Study Shows How Potent It Can Be When Combined With Painkillers
Oct 14, 2000 -- Caffeine addicts have something to cheer about -- a large cup of coffee or strong tea taken with a painkiller will not only help the medicine down, but could provide an even faster cure for a headache, according to scientists.
Doctors at the Diamond Headache Clinic in Chicago, Illinois, have found that the common painkiller, ibuprofen, is more active against tension headaches when combined with caffeine. The research was sponsored by Procter and Gamble, the multinational drugs and chemicals company, but they have decided against going ahead with producing a combination drug for commercial reasons.
'They may have had a problem in patenting the idea,' says Dr Seymour Diamond, director of the clinic. 'There are already a number of aspirin and paracetamol products combined with caffeine. But that is not a problem for us, we just recommend that people with tension headache take their ibuprofen with a large cup of coffee.'
The drug was tested by Dr Diamond and colleagues on 301 patients attending the Chicago clinic because of tension headaches. Patients taking an ibuprofen/caffeine combination obtained more effective and quicker relief of their headache than for those patients who took ibuprofen alone. Eighty per cent of those taking the drug combination found an improvement in their condition over a period of six hours, compared with 67 per cent on ibuprofen alone and 51 per cent on caffeine alone.
However, Dr Diamond warns: 'We only recommend taking ibuprofen with coffee to those people who have intermittent tension headache, not to people who have daily or almost daily headache. And we do not recommend the caffeine combination for people who suffer from migraine.'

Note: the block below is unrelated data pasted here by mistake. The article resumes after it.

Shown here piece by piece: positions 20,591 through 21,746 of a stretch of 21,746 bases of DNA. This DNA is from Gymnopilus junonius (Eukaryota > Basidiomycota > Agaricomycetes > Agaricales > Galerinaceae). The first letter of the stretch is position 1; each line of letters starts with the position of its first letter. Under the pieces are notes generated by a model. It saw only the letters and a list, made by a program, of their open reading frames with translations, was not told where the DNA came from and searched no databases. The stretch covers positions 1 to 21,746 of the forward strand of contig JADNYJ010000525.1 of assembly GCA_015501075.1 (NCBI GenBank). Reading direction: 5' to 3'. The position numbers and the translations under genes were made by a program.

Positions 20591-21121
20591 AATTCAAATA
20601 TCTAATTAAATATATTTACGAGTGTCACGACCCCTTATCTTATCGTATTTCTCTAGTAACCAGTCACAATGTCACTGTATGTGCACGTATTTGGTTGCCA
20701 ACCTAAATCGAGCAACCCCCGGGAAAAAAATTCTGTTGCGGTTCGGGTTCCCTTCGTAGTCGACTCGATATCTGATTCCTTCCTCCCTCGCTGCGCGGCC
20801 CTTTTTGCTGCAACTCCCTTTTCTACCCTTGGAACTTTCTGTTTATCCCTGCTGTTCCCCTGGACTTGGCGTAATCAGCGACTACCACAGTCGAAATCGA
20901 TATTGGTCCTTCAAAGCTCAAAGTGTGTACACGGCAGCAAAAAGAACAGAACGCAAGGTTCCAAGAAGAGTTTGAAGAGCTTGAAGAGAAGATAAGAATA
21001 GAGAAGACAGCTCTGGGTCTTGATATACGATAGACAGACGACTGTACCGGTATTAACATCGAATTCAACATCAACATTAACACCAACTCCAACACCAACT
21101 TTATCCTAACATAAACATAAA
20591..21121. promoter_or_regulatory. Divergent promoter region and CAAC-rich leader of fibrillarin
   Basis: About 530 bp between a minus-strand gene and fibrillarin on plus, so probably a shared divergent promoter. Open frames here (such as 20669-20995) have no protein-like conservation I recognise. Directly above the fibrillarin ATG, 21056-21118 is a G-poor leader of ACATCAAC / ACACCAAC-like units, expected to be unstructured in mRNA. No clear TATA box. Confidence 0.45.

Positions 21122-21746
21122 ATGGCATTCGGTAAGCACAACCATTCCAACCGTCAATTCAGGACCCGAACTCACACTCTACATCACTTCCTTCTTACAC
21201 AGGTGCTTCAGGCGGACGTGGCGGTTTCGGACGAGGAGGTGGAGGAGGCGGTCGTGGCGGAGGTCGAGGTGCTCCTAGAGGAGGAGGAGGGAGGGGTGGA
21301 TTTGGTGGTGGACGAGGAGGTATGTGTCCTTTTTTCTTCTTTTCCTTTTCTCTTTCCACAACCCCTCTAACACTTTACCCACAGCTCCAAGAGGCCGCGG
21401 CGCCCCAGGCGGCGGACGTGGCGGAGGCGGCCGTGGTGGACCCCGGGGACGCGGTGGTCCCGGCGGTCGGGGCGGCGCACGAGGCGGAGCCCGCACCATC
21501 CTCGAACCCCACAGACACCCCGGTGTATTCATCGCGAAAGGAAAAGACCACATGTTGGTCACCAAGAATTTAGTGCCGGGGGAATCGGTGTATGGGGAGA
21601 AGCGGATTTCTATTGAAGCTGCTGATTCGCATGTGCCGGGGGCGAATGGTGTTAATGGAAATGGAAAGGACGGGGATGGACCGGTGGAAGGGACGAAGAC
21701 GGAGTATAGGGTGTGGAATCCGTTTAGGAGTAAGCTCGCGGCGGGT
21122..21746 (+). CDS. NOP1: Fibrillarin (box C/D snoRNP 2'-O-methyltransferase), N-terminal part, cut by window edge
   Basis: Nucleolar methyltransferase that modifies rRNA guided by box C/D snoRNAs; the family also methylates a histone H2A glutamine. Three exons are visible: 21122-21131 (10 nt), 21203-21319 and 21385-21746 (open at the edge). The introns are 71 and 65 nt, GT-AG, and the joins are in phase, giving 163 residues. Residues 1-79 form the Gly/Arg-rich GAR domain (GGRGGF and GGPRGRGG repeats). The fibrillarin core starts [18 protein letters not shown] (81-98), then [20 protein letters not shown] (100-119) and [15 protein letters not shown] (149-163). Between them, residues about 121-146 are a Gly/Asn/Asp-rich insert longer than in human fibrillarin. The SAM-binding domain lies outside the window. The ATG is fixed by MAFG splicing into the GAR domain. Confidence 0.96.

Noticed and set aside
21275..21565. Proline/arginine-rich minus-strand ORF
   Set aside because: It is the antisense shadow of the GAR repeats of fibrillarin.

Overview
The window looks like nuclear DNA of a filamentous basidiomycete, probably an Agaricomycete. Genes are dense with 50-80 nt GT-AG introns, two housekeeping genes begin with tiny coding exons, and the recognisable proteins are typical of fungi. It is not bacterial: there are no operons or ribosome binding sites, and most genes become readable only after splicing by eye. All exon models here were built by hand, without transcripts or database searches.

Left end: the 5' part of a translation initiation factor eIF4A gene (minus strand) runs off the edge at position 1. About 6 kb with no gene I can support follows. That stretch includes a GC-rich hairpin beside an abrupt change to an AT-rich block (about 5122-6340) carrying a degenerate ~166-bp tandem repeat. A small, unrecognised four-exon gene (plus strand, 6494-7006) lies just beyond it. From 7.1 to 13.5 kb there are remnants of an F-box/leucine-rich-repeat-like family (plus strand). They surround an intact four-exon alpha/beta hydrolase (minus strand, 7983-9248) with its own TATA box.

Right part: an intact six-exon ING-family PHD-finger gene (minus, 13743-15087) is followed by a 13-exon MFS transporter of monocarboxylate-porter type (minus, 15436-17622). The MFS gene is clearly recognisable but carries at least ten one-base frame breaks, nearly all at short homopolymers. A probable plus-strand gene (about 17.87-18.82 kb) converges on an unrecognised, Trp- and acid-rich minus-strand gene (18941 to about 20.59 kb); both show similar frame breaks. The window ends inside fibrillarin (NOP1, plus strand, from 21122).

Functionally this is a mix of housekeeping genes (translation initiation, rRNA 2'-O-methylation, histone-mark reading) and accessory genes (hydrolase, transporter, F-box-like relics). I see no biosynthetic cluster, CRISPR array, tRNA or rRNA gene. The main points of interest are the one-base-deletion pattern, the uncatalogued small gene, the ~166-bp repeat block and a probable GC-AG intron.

Tension headaches affect both sides of the head and are band-like in nature whereas migraine tends to be a more severe headache, generally on one side of the head and throbbing, often shooting down into the jaw and accompanied by an 'aura' -- visual disturbances. It is also associated with nausea and vomiting.
'Our most fascinating finding is that coffee alone is as effective as ibuprofen for the first hour and a half of a headache. After that, the ibuprofen is needed to maintain the benefit,' says Dr Diamond.
Caffeine is known to be a weak stimulant, which is thought to reduce headaches by increasing a person's sense of well being, although these alerting and mild-habit forming effects may not always be desirable.
Ironically, it is also widely believed that coffee itself can cause headaches, especially if taken in large amounts. But scientific evidence for this is lacking says Dr Timothy Steiner, a consultant in neurosciences at Charing Cross Hospital who has made a special study of so-called weekend headaches.
Dr Steiner explains: 'People who drink a lot of coffee or tea may suffer a withdrawal headache if they stop having their usual drink of coffee or tea for any reason. We found that people who suffered tension headache or migraine often had a high caffeine consumption during the week and then slept in on Saturday morning. They woke up with a raging headache because they had not had their usual early morning dose of caffeine.'
'The way to be certain of avoiding headache is to do the same things everyday and not to vary your life at all. No excessive stimulation -- no headache. But not everyone is prepared or able to alter their lifestyle,' says Dr Steiner. 'People need to look at their lifestyle and see how they are prepared to change it. For example, you could drink less coffee during the week and more at the weekend